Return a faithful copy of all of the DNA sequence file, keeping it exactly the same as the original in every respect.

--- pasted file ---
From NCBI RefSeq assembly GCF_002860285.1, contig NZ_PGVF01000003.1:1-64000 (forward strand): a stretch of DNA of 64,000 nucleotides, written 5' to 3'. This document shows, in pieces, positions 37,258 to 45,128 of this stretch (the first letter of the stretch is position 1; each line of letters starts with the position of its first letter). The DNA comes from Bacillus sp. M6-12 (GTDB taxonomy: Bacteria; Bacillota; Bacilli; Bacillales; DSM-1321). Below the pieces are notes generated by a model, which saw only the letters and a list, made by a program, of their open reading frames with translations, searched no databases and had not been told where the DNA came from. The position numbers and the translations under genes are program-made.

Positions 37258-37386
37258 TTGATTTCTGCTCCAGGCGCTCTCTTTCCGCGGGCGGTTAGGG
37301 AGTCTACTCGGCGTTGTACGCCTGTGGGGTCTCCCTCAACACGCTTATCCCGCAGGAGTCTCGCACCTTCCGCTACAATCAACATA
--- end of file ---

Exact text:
From NCBI RefSeq assembly GCF_002860285.1, contig NZ_PGVF01000003.1:1-64000 (forward strand): a stretch of DNA of 64,000 nucleotides, written 5' to 3'. This document shows, in pieces, positions 37,258 to 45,128 of this stretch (the first letter of the stretch is position 1; each line of letters starts with the position of its first letter). The DNA comes from Bacillus sp. M6-12 (GTDB taxonomy: Bacteria; Bacillota; Bacilli; Bacillales; DSM-1321). Below the pieces are notes generated by a model, which saw only the letters and a list, made by a program, of their open reading frames with translations, searched no databases and had not been told where the DNA came from. The position numbers and the translations under genes are program-made.

Positions 37258-37386
37258 TTGATTTCTGCTCCAGGCGCTCTCTTTCCGCGGGCGGTTAGGG
37301 AGTCTACTCGGCGTTGTACGCCTGTGGGGTCTCCCTCAACACGCTTATCCCGCAGGAGTCTCGCACCTTCCGCTACAATCAACATA